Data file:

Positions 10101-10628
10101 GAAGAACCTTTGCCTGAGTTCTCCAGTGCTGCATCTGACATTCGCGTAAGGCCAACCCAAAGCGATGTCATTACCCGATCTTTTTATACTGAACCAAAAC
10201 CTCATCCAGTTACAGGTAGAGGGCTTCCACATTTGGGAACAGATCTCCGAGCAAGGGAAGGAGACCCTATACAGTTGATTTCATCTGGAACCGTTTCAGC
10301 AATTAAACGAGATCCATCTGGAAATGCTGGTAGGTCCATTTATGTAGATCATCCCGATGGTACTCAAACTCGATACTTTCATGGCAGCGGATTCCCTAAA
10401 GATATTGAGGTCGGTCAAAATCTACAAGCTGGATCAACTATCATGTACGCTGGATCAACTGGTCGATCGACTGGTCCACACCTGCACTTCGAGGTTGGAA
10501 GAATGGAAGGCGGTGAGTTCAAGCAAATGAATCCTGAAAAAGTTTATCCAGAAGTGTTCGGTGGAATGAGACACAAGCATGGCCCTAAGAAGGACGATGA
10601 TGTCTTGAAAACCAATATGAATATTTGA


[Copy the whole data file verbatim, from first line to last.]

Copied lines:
Positions 10101-10628
10101 GAAGAACCTTTGCCTGAGTTCTCCAGTGCTGCATCTGACATTCGCGTAAGGCCAACCCAAAGCGATGTCATTACCCGATCTTTTTATACTGAACCAAAAC
10201 CTCATCCAGTTACAGGTAGAGGGCTTCCACATTTGGGAACAGATCTCCGAGCAAGGGAAGGAGACCCTATACAGTTGATTTCATCTGGAACCGTTTCAGC
10301 AATTAAACGAGATCCATCTGGAAATGCTGGTAGGTCCATTTATGTAGATCATCCCGATGGTACTCAAACTCGATACTTTCATGGCAGCGGATTCCCTAAA
10401 GATATTGAGGTCGGTCAAAATCTACAAGCTGGATCAACTATCATGTACGCTGGATCAACTGGTCGATCGACTGGTCCACACCTGCACTTCGAGGTTGGAA
10501 GAATGGAAGGCGGTGAGTTCAAGCAAATGAATCCTGAAAAAGTTTATCCAGAAGTGTTCGGTGGAATGAGACACAAGCATGGCCCTAAGAAGGACGATGA
10601 TGTCTTGAAAACCAATATGAATATTTGA